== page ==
To say 2009 was a tough year for auto-makers would be something of an understatement.
But you could also say it was a very good year for truck buyers who managed to stay in the market. When the construction industry went into a skid, prices for pickups and other work vehicles plummeted, and nearly all vehicle sales came to a dead stop at the deepest point of the recession. Pickup buyers could just about name their price as dealers desperate to move inventory advertised sales up to half off.
Those dealers weren't idle for long, however. Under the government "cash for clunkers" program, which lasted less than 30 days and totaled $2.8 billion in new sales, fully 85 percent of trade-ins were classified as trucks. Although that included vans and large SUVs, the single most-swapped vehicle was a full-size pickup. And nearly half of all new purchases under the program – officially known as the Car Allowance Rebate System – were replacement trucks (for details, go to www.cars.gov/carsreport).
Only the strongest survive a downturn like last year's, and several pickup marques either have disappeared entirely or are currently driving on thin ice. General Motors, with the biggest stable, lost the most pickup models overall: The anticipated Pontiac Sport Truck based on the G8 platform was scrapped shortly before its maker was made redundant, and although the Chevy Silverado-based Avalanche "SUV pickup" returned, the matching Cadillac Escalade EXT was scratched, along with the sporty retro Chevy SST. Isuzu dropped its version of GM's Colorado and Canyon pickups in 2009 but continues to produce them overseas.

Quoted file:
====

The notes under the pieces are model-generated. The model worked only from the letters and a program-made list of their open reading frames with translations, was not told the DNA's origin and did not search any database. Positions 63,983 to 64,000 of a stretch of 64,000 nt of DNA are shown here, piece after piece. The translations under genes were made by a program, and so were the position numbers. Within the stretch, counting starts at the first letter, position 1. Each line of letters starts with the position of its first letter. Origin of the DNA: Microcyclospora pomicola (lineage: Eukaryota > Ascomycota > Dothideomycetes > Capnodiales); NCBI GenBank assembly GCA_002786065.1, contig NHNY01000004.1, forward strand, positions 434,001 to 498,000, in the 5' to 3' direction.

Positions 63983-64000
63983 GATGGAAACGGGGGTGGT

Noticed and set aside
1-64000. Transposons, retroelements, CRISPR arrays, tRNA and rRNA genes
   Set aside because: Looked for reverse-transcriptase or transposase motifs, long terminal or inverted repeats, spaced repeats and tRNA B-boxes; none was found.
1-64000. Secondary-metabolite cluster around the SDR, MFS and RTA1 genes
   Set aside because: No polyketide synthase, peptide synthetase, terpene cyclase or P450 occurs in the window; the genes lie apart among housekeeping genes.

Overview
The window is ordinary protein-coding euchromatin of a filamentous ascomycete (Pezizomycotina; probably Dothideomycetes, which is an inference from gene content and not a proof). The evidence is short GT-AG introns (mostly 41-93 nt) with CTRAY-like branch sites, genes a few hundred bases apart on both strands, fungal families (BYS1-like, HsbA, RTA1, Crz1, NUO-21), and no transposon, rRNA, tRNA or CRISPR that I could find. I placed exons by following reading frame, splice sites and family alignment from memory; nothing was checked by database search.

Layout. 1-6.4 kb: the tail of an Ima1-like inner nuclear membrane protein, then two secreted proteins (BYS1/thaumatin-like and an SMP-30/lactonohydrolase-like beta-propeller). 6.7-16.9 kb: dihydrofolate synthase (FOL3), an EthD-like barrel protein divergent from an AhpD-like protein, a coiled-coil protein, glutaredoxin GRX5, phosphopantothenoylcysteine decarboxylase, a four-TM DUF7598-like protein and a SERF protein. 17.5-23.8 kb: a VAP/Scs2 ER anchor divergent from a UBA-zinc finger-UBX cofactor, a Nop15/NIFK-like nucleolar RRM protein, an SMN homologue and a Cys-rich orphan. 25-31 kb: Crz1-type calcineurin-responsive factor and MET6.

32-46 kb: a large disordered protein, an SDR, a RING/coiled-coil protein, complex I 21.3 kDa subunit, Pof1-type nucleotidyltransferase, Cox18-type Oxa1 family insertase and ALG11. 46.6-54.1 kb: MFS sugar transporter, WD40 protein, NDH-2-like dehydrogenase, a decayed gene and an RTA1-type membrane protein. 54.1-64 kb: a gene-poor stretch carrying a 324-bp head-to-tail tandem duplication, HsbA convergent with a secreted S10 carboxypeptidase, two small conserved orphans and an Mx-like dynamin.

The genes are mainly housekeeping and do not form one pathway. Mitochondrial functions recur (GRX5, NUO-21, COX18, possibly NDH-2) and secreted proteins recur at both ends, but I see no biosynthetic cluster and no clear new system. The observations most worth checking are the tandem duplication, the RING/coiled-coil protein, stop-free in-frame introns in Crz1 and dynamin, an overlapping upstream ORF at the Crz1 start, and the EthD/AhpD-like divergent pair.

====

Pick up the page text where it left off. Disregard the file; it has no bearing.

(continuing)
One promising 2009 debut, the downsized Hummer H3T pickup, is in the process of being sold to a Chinese manufacturer, although part of the deal is that GM would continue to produce the vehicle here through 2011 or possibly 2012.
Another casualty was the Mazda B-Series pickups; built on the Ford Ranger platform, they were axed in the spring, but the trucks are still being built here for the Canada market. Perhaps the most startling absence for 2010 is the midsize Suzuki Equator pickup, which was just introduced around this time last year but has already gone missing from the lineup. Built for Suzuki by Nissan on the Frontier assembly line in Tennessee, the Equator had barely hit the showrooms before its plug was pulled.
Despite the bloodletting, it's still a buyer's market, and there's a lot of great product out there. But if home building comes alive as expected this spring, pickup sales – along with interest rates – will rise to keep pace, and today's fire-sale prices won't last. Meanwhile, manufacturers that began planning and engineering their 2010 vehicles long before the recession hit are rolling out some fine new vehicles and hoping for a big return on their investment. If you're still in the market, they're more than ready to deal. Here's what they have to offer.